house of mercy

This morning I was re-reading one of my favorite stories about Jesus, when he heals the crippled man at the pool of Bethesda.  The fact that Jesus is a healer resonates even more deeply with me now, during an epically-bad flu season, where I'm treating more sick people than I ever have in my life.

In the story, there's a pool called Bethesda that's just inside one of Jerusalem's gates.  The pool is surrounded by 5 alcoves, where blind and sick and crippled and paralyzed and hurting people sit and wait for an angel to stir the waters.  It's said that the first person to reach the angel-stirred water will be healed.  Those who aren't fast enough to win the race return to their sick beds in the alcoves that line the pool, and they continue to wait. 

Jesus enters Bethesda, and encounters a sick man who's laid by the pool for 38 years -- a long, long time to wait.

Jesus asks the man, "Do you want to be well?"

There are lots of reasons why Jesus could have asked that question.  Maybe he wanted the man's consent.  Maybe he wanted the man's participation.  Maybe he wanted the man to accept the consequences -- good or bad -- of beginning a new life outside of the alcove where he'd been living for nearly four decades. 

The man answers Jesus by saying, "Yes, but--"  Yes, he says, he wants to get well, but he has no one to carry him to the water when the angel stirs it, so he never reaches the healing first. 

In an instant, Jesus heals him.  "Take your mat, get up and walk," he says.

And the man does.  He rolls up his mat and walks out of that place -- the place that holds memories of pain and frustration and doubt and humiliation and despair.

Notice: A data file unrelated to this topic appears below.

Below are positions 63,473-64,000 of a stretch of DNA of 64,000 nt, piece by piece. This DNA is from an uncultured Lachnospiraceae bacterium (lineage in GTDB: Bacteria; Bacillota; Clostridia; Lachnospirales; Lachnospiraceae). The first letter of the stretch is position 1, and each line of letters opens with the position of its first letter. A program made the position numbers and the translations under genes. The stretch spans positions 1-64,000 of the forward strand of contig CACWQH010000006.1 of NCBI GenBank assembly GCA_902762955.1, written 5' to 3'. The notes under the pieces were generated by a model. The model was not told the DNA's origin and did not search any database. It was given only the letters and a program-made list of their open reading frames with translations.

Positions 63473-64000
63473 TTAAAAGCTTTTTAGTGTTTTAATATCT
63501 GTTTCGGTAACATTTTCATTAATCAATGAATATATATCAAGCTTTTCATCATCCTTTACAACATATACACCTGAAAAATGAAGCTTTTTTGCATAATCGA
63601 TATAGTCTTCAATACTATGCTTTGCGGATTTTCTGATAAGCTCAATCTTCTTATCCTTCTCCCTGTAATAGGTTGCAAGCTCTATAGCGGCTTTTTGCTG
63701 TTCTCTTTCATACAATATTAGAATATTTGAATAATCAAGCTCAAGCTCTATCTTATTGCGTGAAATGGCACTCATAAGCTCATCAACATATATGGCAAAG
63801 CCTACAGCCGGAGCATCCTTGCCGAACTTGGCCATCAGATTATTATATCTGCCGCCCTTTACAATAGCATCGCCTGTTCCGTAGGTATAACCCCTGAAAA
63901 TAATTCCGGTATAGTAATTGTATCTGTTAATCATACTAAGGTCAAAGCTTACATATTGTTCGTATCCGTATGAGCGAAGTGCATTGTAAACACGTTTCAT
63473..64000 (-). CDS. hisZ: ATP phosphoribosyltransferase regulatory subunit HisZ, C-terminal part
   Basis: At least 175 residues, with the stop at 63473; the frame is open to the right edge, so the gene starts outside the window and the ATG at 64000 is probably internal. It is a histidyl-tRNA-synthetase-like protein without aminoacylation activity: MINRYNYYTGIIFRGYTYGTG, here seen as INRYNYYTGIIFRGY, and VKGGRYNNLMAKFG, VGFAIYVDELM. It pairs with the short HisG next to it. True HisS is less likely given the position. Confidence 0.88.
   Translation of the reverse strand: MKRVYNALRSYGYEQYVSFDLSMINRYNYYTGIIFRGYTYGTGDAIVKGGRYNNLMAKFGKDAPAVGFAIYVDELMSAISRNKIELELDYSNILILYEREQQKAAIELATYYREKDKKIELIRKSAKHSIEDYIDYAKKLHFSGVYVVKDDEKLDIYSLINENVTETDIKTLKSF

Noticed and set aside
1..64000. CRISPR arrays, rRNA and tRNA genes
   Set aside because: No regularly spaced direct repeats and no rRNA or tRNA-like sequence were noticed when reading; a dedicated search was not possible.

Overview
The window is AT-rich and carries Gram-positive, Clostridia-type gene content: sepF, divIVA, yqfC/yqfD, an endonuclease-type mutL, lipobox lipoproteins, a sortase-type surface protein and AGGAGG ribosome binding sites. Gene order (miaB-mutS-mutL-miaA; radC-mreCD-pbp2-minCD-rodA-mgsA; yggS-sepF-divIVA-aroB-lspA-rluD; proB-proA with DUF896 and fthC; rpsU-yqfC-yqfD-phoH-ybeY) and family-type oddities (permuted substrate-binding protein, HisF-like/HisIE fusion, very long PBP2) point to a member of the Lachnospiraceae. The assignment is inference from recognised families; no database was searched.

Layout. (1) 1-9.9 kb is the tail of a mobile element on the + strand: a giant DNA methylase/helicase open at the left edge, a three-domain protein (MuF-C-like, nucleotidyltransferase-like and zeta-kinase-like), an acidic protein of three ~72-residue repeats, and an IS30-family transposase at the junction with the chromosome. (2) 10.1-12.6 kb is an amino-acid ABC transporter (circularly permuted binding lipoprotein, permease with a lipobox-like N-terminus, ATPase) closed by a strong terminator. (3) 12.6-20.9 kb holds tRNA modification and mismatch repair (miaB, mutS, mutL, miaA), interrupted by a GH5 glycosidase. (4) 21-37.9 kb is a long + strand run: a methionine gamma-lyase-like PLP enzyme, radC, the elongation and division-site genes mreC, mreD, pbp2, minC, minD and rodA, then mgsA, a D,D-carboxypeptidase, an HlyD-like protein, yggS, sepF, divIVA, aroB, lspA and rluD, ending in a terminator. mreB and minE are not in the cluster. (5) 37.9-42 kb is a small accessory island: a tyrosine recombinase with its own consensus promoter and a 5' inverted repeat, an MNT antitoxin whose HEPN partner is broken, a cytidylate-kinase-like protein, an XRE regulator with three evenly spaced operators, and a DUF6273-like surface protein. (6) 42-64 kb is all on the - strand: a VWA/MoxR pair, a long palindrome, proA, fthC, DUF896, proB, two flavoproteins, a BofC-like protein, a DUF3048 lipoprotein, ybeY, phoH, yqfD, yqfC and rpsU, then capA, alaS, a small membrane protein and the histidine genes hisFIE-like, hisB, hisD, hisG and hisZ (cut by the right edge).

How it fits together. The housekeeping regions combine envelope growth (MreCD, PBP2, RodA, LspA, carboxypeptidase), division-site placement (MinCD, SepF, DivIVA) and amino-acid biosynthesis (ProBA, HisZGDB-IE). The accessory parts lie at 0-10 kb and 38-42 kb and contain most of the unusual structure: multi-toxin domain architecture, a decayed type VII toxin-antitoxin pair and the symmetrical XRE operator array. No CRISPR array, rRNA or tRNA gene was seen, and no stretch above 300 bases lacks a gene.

After 38 years, because of the healing love of Jesus, the man just gets up and walks away from the tortured life he'd known.

As I was reading more about the story this morning, I found out what the name of the pool means.  In Hebrew, Bethesda means "House of Mercy."  But in Hebrew and in Aramaic, it also means "House of Shame."

And maybe that's the whole point of the story.  Maybe that's the reason why Jesus goes there, why Jesus heals there, why, of all the places in Israel where people are suffering, Jesus encounters the invalid there -- to remind us that our place of deepest shame is the place of Love's greatest mercy.

Maybe today you're hiding in the shadows.  Maybe your heart is hurting more than you can stand. Maybe you're aching to be free from that dark secret that's holding you captive.  Maybe you're ashamed to let light shine on that unsightly, festering wound. Maybe you're living in your own Bethesda -- a hidden house of lonely shame.

The story of Jesus healing the man who's waited 38 years by the edge of Bethesda to be well reminds us that our place of deepest shame is the place of Love's greatest mercy.  

Whenever you're ready, my precious friend, let Light in. Let Love in. Let Mercy carry you the distance you have never been able to go.

When you have the courage to surrender to Grace, you'll be able to stand on legs that were too weary, too broken, too weak to carry you before.  

And for the first time in a very long time -- or maybe ever!? -- you'll be deeply, truly, fully free.